Washington’s hunt for the Asian giant hornet had a breakthrough this month followed by heartbreak.
On Oct. 5, a resident was able to catch a live specimen of the invasive species and it was turned over to officials with the Washington state Department of Agriculture. Hoping to follow the live hornet back to its nest, researchers used dental floss to tie a tiny radio transponder to the hornet.
The electronic backpack – size large hornet– – was designed to send two signals per second with the same Bluetooth technology that allows drivers to remotely open their cars. Anyone can track the hornets after they download an app for their cell phones.
“It worked like a charm,” said Sven-Erik Spichiger, the department’s managing entomologist.
And then it didn’t.
Trackers followed as the hornet flew Oct. 7 from where it was released on an apple tree. The female hornet flew in a spiral pattern high into the air to get her bearings. It then took off, followed by researchers and neighbors using their cell phones.
The hornet then landed in a tree. It took off and landed in another tree. Then she landed near the ground in heavy vegetation that included blackberries. After 10 minutes in a single location and raising hopes she was at a nest, she took off and was lost, Spichiger said.
“I was extremely impressed with how well the technology worked for us,” Spichiger said. “We have a basic idea of what direction she flew as a result of this. Just using every tool at our disposal and accepting the help from the beekeeping community and the general public is the pathway to victory, if you will.”
Since Asian giant hornets – called murder hornets by some – were first found in northeast Washington in 2019, a total of 18 of the 2-inch-long hornets have been confirmed to be killed or captured, all in Whatcom County. The last confirmed sighting of the hornet which somehow came here from Japan or South Korea, occurred on Oct. 9 south of Blaine.
That 18 count does not include several other reported sightings that have yet to be confirmed and a handful of other confirmed specimens just north of the border with Canada, Spichiger said.
“I am very optimistic that we are only really seeing hits in a couple areas … in Whatcom County,” he said. “We expected it was going to be far worse than this. I was afraid that we might have to be focusing on the entire western half of the state. It looks like we really are concentrated in one area, which does give us a fighting chance.”
Vikram Iyer, a final year doctorial student of electrical and computer engineering at the University of Washington, explained that the electronic device on the hornet works the same as radio-tracking devices used for larger animals but on a much smaller scale.
As a result of that tiny scale, the devices have limited range and battery life. The transponder tied to the hornet in question only had a usable life of about 12 hours.
In addition to sending radio signals, the tiny packs include temperature sensors that could help researchers locate nests, which typically are hotter inside than the outside air.
“The antennas are like lenses focused to a particular direction,” Iyer said. “We can see how strong the signal from the transponder on the hornet is and determine which direction it is flying.”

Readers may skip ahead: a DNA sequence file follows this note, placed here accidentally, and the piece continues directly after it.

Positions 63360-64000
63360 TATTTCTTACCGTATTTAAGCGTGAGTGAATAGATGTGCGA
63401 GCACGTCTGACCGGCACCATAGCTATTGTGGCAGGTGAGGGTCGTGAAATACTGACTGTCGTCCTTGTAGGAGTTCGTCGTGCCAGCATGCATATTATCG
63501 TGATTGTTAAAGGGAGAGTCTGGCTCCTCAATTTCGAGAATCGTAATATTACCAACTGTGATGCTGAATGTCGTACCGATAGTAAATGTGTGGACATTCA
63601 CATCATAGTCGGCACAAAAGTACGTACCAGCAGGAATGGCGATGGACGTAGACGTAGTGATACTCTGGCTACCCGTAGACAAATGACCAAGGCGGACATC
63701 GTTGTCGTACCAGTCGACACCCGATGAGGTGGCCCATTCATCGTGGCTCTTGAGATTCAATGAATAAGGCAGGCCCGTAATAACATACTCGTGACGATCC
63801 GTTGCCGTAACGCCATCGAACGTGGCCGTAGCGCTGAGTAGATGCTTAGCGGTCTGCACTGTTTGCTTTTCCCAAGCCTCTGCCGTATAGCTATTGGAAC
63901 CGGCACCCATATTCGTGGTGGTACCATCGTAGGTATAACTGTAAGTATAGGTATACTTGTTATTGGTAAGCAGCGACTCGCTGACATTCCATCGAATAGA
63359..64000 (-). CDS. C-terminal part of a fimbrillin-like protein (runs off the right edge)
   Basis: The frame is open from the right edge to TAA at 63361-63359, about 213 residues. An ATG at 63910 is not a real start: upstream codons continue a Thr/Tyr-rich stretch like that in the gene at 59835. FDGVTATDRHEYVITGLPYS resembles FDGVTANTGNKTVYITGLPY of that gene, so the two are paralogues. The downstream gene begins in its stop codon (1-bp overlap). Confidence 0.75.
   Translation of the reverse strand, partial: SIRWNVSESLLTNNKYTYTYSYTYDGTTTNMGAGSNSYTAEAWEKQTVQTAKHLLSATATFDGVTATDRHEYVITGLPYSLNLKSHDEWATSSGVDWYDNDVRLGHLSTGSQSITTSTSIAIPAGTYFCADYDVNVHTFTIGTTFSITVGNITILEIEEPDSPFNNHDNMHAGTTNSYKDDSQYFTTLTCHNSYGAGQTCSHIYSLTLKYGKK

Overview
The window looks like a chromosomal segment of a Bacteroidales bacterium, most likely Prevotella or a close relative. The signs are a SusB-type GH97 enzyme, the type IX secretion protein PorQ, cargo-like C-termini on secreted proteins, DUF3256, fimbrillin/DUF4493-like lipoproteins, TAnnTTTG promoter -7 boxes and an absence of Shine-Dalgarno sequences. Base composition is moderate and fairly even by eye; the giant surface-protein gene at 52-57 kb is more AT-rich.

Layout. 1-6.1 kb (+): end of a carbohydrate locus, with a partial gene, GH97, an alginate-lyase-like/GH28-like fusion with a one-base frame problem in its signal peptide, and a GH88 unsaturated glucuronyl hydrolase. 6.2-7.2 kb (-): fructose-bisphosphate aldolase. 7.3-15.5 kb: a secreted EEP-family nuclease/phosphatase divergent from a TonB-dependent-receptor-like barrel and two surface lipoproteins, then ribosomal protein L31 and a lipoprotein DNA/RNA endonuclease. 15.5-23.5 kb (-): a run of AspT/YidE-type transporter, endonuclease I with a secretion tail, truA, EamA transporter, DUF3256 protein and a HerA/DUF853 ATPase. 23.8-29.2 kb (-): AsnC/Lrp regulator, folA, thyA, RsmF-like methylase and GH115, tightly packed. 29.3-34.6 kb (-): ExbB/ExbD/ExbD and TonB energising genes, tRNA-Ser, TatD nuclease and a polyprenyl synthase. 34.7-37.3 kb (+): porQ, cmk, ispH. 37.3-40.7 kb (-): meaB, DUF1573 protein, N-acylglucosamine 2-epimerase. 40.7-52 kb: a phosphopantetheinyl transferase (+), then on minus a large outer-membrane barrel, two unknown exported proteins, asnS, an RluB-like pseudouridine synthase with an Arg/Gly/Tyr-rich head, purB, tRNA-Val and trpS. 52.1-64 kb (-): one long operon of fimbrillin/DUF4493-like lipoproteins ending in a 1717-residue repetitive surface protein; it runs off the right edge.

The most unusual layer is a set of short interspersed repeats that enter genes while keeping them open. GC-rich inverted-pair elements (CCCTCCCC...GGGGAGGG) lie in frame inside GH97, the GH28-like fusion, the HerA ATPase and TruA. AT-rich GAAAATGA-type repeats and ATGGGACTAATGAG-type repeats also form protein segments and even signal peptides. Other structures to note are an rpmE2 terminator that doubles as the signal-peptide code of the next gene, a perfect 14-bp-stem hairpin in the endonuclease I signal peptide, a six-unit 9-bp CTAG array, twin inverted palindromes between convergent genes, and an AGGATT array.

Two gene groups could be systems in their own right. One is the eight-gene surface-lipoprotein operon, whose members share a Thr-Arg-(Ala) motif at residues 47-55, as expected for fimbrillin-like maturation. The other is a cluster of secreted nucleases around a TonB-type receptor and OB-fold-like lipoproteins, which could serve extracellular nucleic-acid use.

But again, the technology has range and time limits. The transponder can send a trackable signal for about a 100 feet in an open field, but that range drops to 20 to 30 feet in forested areas because the radio signal has so many obstacles.
The bad news is that Asian giant hornets tend to nest underground in forested areas, Spichiger said.
“There is quite a bit of forested area in the areas that we are working and it’s a very difficult process,” he said. “We believe the tagging is just going to get better and better. I believe we’ve narrowed one (nest) down to the east of Blaine, and I believe we are probably going to find that in the next few weeks.”
Based on traps and sightings, researchers believe they are dealing with only two, or three nests at this time.
“Having the ability with anybody with a cell phone can assist us is actually a huge asset,” Spichiger said. “It’s kind of a toss up: You have two people wandering around with a very strong tracker or a hundred people assisting you with one that maybe doesn’t carry as far.”
The focus of the hunt now centers on beekeepers. Asian giant hornets tend to mostly eat carbohydrates. The hornet they tracked had slurped down strawberry jam before its release. But as they near the breeding season, the hornets switch and seek out protein to feed the brood that will become next year’s hornets.
One of their favorite targets are beehives. The hornets attack and literally bite the heads off thousands of honeybees so they can get the bee larvae to feed to the future hornets.
In 2019, the state had two confirmed honeybee massacres late in October. The state has a hotline set up for beekeepers to report any hornet activity, because researchers want to race there, tag hornets and then follow them back to their nests, Spichiger said.
“Unfortunately, we lost the signal but we were very happy with how it worked,” he said. “We are pretty sure this is going to lead us right where we need to go. We are gong to try everything until we can to find the nests and get rid of them.”
© 2020 The Spokesman-Review
Distributed by Tribune Content Agency, LLC.